Nov 10. The International Security Programme at Chatham House is pleased to announce the publication of a new Chatham House Report.
On Cyber Warfare
Paul Cornish, David Livingstone, Dave Clemente and Claire Yorke
The paper is now available online. Coverage of the event ‘Cyber Warfare: Addressing the Challenges’ which took place on 9 November, including a speech from the Minister of State for the Armed Forces, is available here.
This paper argues that national strategy must be reviewed and adapted if it is to take proper account of cyber warfare.
The report proposes the following definition for cyber warfare:
• Cyber warfare can be a conflict between states, but it could also involve non-state actors in various ways. In cyber warfare it is extremely difficult to direct precise and proportionate force; the target could be military, industrial or civilian or it could be a server room that hosts a wide variety of clients, with only one among them the intended target.
The report’s key findings include:
• Cyber warfare can enable actors to achieve their political and strategic goals without the need for armed conflict.
• Cyberspace gives disproportionate power to small and otherwise relatively insignificant actors.
• Operating behind false IP addresses, foreign servers and aliases, attackers can act with almost complete anonymity and relative impunity, at least in the short term.
• In cyberspace the boundaries are blurred between the military and the civilian, and between the physical and the virtual; and power can be exerted by states or non-state actors, or by proxy.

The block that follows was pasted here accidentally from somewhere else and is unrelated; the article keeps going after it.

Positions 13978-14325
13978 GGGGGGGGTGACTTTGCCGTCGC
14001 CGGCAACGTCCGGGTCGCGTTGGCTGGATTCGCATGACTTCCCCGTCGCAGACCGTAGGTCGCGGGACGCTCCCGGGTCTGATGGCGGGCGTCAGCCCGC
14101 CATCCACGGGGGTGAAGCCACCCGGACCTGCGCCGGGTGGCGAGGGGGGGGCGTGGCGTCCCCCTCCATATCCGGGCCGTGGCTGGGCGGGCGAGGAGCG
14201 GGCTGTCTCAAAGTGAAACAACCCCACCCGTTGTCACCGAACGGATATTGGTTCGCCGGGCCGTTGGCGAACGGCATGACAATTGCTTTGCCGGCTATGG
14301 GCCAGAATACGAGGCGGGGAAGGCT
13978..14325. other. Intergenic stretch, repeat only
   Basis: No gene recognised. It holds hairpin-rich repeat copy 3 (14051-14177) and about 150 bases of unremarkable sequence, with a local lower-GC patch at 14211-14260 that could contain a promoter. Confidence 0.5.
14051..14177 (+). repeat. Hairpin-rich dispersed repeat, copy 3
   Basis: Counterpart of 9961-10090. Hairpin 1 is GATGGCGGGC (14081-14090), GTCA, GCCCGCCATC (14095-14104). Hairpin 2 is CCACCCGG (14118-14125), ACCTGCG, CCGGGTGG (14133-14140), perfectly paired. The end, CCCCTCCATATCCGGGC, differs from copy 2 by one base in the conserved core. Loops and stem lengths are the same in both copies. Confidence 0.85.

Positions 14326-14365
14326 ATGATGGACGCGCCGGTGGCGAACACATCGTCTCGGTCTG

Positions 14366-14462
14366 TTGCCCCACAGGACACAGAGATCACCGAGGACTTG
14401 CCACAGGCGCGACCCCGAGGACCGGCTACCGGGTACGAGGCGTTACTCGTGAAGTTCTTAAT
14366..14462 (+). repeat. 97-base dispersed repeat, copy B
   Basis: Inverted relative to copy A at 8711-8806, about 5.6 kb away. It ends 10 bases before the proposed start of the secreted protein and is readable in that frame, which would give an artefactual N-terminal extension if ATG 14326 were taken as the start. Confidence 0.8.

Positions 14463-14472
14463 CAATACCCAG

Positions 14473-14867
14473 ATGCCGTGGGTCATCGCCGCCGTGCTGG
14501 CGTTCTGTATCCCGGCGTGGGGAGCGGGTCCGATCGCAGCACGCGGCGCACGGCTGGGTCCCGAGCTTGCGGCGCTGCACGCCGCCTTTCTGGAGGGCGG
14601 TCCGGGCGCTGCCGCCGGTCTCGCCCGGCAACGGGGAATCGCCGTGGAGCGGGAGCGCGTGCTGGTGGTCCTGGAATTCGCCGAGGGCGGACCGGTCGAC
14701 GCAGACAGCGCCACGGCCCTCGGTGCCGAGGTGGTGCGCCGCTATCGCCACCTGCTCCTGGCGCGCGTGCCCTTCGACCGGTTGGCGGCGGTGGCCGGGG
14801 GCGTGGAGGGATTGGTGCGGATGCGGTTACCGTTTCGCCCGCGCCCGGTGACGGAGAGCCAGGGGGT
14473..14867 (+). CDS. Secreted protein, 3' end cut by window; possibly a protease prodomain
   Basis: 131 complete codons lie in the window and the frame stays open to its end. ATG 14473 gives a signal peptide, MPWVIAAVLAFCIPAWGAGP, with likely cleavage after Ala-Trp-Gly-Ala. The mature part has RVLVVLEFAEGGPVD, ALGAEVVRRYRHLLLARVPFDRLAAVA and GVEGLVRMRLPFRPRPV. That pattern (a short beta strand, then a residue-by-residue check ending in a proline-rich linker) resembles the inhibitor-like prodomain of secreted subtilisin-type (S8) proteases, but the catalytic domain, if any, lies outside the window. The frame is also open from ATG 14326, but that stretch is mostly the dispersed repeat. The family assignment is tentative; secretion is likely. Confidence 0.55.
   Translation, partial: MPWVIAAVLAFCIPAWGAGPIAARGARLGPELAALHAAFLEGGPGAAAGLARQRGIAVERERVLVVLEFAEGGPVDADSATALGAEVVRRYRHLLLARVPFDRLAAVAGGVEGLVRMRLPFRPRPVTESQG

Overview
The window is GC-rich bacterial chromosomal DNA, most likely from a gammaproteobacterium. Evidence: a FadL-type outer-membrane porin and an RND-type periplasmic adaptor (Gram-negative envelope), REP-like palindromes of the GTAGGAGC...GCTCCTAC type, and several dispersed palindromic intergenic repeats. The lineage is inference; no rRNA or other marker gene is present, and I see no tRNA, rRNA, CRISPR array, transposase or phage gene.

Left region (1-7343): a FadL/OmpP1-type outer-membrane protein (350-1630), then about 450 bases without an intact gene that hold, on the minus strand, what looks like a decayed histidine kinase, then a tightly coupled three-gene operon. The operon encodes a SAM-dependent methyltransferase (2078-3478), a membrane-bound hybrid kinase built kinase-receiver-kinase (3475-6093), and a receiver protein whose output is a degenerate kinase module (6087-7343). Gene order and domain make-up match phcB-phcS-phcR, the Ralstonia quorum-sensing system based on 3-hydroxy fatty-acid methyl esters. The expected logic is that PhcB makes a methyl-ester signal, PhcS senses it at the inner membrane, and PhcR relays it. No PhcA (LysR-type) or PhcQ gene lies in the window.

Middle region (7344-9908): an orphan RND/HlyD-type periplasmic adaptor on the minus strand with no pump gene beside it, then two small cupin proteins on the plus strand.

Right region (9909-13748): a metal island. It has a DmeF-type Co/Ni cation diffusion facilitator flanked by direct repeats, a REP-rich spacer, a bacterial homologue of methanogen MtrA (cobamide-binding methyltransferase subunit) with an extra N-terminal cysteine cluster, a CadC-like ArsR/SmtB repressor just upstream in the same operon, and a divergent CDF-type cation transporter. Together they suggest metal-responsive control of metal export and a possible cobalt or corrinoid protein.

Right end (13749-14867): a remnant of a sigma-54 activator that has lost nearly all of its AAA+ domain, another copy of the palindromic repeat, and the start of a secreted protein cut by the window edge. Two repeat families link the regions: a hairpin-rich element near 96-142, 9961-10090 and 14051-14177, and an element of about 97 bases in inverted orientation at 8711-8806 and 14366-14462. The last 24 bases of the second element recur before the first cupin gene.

• Cyberspace should be viewed as the ‘fifth battlespace’, alongside the more traditional arenas of land, air, sea and space. Cyber warfare is best understood as a new but not entirely separate component of this multifaceted conflict environment.
• The transatlantic relationship is important for a variety of reasons where cyber warfare is concerned. Close cooperation between the United States and the United Kingdom in intelligence and military matters has extended into cyberspace, enabling both states to influence the domain in a way that is difficult, if not impossible, for any other bilateral partnership or alliance to match.
19 Nov 10. The Defense Department is aware that Internet traffic was rerouted briefly through China earlier this year, a Pentagon spokesman said on Friday, referring to what a congressionally appointed panel has described as a hijack. The U.S.-China Economic and Security Review Commission charged in its annual report on Wednesday that state-owned China Telecom advertised erroneous network routes that instructed “massive volumes” of U.S. and other foreign Internet traffic to go through Chinese servers during an 18-minute stretch on April 8. Marine Colonel David Lapan, a Defense Department spokesman, told reporters,
“We’re aware that on the 8th of April … Internet traffic was rerouted through China.” He added at one point that he did not know if “we’ve determined whether that particular incident … was done with some malicious intent or not.” Moments later, he said there was no evidence that anything malicious had occurred, a position he repeated when pressed about the discrepancy in his remarks. The U.S.-China Commission in its 2010 report said the incident affected traffic to and from U.S. government and military sites, including those for Secretary of Defense Robert Gates’ office, the armed forces and some commercial websites. In Beijing, China’s Foreign Ministry on Friday condemned the commission’s report on China’s military capabilities and economic policies, saying it distorted reality and was symptomatic of Cold War thinking. China Telecom separately has denied the charge that it “hijacked” U.S. Internet traffic by sending false notifications that prompted other servers to route traffic through China on the assumption that it was the most efficient path. The commission said the evidence did not